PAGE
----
The sun glared while smoke from nearby wildfires pumped 30,000 feet into the atmosphere, and 50 people crowded onto the willowy bank of the Salmon River where they peered through polarized lenses.
The river flowed almost delicately over shallow cobbles near Buckhorn Bridge, a little south of Highway 75 in the Sawtooth Valley. But it was easy to see why people stared so intently at the passing river. Big shadows lurked just beneath the water’s surface, an occasional dorsal fin breaking the reflective shine.
“This one right here is a five-year old fish,” said Tom Stuart, pointing to a large chinook salmon hovering over pale river stones she’d overturned as a place to lay eggs. “We’ve got three-year-olds, four-year-olds and five-year-olds in here. These are the Olympic champs of the salmon world. No other salmon swim higher—6,500 feet—or farther—920 miles—to get home than these fish.”
Stuart, an IRU board member and the leader of the day’s chinook salmon spawning tour, said chinook, sockeye and steelhead used to number in the millions in central Idaho. Now, in an era following construction of dams on the Columbia and lower Snake rivers, wild chinook number in the tens of thousands, and are listed as a federally endangered species.
The tour was part of the Sawtooth Salmon Festival, an IRU event held every year in late-August to bring further awareness to the plight of these struggling fish—and to encourage people to take action to help shape the politics that have, thus far, done too little to reverse the species’ decline. This year, on the twentieth anniversary of the return of a single sockeye salmon—Lonesome Larry—the path to recovery is still clogged by dams on the lower Snake River. The time for collaborative solutions is now, Stuart said.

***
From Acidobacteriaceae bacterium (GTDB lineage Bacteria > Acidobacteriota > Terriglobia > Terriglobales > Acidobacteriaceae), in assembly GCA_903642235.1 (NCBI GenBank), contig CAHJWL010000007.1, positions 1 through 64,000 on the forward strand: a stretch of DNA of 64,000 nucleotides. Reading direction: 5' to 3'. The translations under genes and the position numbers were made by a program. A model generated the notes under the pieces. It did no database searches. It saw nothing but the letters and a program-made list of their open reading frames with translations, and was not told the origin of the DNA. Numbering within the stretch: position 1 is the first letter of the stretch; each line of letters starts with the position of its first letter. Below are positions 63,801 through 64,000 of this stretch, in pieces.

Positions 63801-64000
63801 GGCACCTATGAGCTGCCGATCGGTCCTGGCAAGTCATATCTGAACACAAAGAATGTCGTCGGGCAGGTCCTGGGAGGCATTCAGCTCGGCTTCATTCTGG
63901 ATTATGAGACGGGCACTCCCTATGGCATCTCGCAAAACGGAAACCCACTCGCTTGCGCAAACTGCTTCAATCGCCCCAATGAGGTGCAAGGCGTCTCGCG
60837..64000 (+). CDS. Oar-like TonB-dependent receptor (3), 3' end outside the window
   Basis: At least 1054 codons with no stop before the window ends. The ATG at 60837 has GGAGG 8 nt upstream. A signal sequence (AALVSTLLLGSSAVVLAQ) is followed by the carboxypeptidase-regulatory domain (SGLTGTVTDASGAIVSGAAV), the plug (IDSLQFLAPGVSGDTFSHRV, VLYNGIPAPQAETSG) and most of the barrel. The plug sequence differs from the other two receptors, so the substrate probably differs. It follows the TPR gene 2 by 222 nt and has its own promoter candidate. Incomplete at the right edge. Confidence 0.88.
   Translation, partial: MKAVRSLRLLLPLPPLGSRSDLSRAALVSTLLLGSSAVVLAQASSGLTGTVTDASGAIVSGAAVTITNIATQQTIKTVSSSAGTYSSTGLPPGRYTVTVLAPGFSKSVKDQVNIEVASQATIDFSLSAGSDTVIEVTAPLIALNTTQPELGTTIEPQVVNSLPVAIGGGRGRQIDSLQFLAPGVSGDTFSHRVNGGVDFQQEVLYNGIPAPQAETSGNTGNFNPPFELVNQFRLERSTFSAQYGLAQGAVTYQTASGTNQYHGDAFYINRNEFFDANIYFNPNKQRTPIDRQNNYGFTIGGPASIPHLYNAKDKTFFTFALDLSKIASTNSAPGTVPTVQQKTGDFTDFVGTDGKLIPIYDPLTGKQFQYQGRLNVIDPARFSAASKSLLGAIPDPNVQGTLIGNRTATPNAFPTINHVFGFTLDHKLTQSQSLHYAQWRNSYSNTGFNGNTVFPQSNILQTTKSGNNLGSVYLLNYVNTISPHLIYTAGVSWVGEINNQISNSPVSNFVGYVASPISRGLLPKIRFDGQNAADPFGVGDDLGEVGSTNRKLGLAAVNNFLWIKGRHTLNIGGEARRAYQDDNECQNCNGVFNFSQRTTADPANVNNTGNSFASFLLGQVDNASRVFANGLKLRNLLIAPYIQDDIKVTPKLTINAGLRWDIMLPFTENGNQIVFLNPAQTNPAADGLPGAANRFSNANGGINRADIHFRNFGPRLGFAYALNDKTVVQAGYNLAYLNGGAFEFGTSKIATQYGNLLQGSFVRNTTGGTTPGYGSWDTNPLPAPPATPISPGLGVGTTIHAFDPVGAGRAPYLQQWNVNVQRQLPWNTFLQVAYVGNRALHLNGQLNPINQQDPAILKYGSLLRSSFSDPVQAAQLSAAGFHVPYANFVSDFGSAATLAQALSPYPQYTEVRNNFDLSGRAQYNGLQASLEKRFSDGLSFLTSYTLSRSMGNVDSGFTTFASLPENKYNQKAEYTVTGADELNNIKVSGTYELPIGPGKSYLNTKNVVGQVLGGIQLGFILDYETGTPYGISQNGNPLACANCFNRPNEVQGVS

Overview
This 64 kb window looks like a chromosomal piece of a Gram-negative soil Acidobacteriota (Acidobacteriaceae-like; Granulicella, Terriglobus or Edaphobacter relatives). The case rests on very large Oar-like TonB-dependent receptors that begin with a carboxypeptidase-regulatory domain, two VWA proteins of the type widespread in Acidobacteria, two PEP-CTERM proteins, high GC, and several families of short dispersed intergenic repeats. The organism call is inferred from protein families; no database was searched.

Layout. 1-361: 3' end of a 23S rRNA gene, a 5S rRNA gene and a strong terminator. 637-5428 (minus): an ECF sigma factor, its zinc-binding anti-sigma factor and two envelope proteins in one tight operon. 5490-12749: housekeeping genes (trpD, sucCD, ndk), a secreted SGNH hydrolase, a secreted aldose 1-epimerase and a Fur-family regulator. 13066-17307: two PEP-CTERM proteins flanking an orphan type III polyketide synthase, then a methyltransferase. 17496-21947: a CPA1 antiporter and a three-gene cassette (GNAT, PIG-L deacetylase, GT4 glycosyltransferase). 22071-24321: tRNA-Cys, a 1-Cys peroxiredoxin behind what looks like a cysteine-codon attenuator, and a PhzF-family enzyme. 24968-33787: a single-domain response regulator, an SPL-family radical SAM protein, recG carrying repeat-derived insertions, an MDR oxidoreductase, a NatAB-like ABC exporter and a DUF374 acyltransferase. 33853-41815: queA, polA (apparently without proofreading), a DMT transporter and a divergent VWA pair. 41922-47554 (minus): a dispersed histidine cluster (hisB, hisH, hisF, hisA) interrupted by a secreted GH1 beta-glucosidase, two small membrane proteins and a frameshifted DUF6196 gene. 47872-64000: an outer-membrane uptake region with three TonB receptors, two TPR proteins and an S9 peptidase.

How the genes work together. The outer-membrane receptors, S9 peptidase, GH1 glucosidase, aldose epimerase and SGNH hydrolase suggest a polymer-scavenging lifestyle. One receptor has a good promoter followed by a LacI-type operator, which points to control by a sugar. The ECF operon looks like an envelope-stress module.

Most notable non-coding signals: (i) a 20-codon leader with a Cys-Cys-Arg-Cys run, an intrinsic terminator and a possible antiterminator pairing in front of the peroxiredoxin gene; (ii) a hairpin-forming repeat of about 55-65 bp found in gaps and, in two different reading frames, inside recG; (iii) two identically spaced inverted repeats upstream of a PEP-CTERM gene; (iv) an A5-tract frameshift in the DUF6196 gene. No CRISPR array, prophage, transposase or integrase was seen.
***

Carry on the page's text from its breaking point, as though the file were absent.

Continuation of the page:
“What you’ve heard here today is that recovering salmon is not a biological challenge. It’s a political, economic and social challenge—all of which can be overcome,” Stuart said. “That’s why we need folks like you to be involved: to write letters to your congressman, to support IRU and to tell your friends what you saw and learned here today.”
This year’s Salmon Festival was held Aug. 25 at the Sawtooth Interpretive and Historical Association’s Stanley grounds, and it brought the story of wild salmon to hundreds of people throughout the day. With help from Idaho Department of Fish and Game biologists, a tour was led to Redfish Lake Creek to view sockeye salmon—the extremely endangered red fish of Redfish Lake. And two tours were led to the wild chinook spawning grounds near Buckhorn Bridge on the Salmon River. A fourth tour worked into the Salmon River canyon downstream of Stanley to view what is left of Sunbeam Dam, a structure that completely blocked salmon migration from 1910 until 1934 when it was removed.
But beyond valuable education and celebration of Idaho’s iconic anadromous fish, the Sawtooth Salmon Festival was an opportunity for folks to kick up their heels, connect with old friends and enjoy Idaho’s breathtaking views. The festival convened the talents of musicians Dan Costello, Scott Knickerbocker and Jonah Schue of the Hokum Hi Flyers, and the sensational fretless guitar playing of Ned Evett. And it featured a delicious dinner of wild Alaska sockeye.
“Along with incredible support from the huge corps of volunteers who did everything from set up tables to cook our delicious wild salmon dinner, this year’s Salmon Festival was an incredible opportunity to celebrate the miracle of wild salmon, to consider the dams that still kill so many migrating fish and to look forward to biologically and legally sound solutions in the future,” said IRU Executive Director Bill Sedivy. “We offer our sincere thanks to everyone who made it happen.”
The following people and organizations helped make the 2012 Sawtooth Salmon Festival a success: Sawtooth Interpretive and Historical Association; Idaho Department of Fish and Game; Ocean Beauty Seafoods; Atkinsons’ Markets; Big Sky Brewing; Redfish Lake Lodge; Big Wood Bread; author Steven Hawley; journalist Aaron Kunz; Dan Costello; Hokum Hi-Flyers; Ned Evett; and the dozens of volunteers and board members who helped set up, break down, prep and cook food.